Please translate this easy snip of C++ to Python

Phlip phlip_cpp at my-deja.com
Mon Feb 5 06:59:47 CET 2001


Fredrik Lundh wrote:

> That's a preprocessor trick, not a C++ trick.  Replace <<
> with printf, and it works just as fine under C.

Could'a mentioned that's where the trick started with me. Before the # 
stringerizer operator got invented, too...

> (iirc, bjarne thinks that real C++ programmers shouldn't
> use the preprocessor at all, but what does he know...)

The exact rule is "Don't use a low-tech feature when a high-tech one will 
do". You'l notice this rule explains why I'm deep in the coils of Python 
these days...

One should not use the C preprocessor to perform simple administration, 
such as declaring a constant. But only the preprocessor has the 
stringerizer operator #; and it's a quite recent addition, based on bugs 
exploited in earlier preprocessors to stringerize without it, so it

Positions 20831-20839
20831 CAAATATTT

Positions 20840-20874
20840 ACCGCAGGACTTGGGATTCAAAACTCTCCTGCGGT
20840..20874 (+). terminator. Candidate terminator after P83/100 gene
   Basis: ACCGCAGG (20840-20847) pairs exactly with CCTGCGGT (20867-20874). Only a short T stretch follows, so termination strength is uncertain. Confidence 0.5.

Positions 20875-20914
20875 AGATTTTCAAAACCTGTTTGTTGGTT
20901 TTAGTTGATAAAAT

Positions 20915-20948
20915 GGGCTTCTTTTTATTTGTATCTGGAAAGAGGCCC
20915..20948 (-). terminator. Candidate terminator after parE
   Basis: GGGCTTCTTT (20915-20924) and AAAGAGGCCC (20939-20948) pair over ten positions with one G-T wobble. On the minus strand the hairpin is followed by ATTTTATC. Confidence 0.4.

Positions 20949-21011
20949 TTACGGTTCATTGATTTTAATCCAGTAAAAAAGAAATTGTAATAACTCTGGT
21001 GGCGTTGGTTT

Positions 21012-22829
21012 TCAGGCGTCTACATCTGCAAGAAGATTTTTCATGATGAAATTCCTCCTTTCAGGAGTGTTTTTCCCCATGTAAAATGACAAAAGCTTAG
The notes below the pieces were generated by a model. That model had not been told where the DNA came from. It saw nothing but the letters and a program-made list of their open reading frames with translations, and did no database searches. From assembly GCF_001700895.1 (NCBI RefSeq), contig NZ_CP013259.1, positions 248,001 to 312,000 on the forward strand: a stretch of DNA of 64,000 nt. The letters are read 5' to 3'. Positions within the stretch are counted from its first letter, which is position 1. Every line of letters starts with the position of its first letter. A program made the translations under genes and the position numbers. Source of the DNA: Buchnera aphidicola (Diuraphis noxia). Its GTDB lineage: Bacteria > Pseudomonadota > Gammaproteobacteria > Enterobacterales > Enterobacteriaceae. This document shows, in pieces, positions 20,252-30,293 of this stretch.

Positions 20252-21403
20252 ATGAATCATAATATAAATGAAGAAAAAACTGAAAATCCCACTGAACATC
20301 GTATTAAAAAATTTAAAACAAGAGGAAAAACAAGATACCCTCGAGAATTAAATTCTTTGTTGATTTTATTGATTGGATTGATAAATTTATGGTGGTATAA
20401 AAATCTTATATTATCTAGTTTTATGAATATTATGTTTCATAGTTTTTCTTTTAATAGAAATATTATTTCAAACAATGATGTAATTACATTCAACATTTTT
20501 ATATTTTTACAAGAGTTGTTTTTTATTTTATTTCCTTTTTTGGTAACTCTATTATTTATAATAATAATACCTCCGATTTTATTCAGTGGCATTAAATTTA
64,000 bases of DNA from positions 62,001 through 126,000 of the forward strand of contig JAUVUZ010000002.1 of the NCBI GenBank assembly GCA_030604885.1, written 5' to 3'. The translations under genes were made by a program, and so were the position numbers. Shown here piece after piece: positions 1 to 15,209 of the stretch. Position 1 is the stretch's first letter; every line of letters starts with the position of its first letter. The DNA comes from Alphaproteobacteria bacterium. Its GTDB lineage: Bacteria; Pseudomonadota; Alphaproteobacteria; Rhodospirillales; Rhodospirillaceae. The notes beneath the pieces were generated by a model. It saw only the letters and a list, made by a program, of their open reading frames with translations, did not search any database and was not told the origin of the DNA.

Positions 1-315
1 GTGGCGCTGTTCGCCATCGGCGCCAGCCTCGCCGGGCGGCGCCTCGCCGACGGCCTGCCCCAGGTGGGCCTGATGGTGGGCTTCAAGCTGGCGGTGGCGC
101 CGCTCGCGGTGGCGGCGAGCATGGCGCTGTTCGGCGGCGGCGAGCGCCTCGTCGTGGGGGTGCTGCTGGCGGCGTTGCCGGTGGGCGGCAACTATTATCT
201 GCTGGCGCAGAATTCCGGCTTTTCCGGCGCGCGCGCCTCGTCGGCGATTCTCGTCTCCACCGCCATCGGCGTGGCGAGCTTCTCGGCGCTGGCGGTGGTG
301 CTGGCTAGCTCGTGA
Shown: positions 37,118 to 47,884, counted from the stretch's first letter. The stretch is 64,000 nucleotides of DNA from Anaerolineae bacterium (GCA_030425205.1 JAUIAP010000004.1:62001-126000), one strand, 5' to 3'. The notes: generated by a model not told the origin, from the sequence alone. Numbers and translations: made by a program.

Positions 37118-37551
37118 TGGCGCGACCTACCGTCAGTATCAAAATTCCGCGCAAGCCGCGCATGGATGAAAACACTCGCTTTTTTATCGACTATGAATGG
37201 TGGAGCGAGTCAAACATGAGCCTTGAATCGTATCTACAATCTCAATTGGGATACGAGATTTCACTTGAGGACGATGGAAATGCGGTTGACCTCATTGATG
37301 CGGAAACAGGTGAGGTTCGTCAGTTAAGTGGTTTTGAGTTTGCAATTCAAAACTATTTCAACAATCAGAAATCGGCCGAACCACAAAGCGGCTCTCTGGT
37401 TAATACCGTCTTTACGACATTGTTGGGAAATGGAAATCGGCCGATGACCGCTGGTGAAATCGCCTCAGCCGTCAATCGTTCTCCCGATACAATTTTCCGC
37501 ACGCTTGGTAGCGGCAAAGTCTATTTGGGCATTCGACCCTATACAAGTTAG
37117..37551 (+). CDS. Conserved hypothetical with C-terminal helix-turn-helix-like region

qualifies as high-tech.

> Run your Python code through C's preprocessor?

We are already deep in a stack of script, Perforce Jam, Python, SWIG and 
C++ code; we don't need another operation on our source!

Thomas Wouters wrote:

> Note how Python lacks a preprocessor and macros :)

No, reaching down into the interpret's own pants and grabbing its nads with 
lines like these will do nicely:

        frame = sys.exc_info()[2].tb_frame.f_back

chris at onca.catsden.net wrote:

> And... not sure if there's a equivalent of __line__

I just threw that one in worrying the first question might turn out too 
easy...

Thanks to all the replies; I'l try the suggestions (and learn what 
"trace()" does) as soon as I'm on the clock ;-)

-- 
  Phlip                          phlip_cpp at my-deja.com
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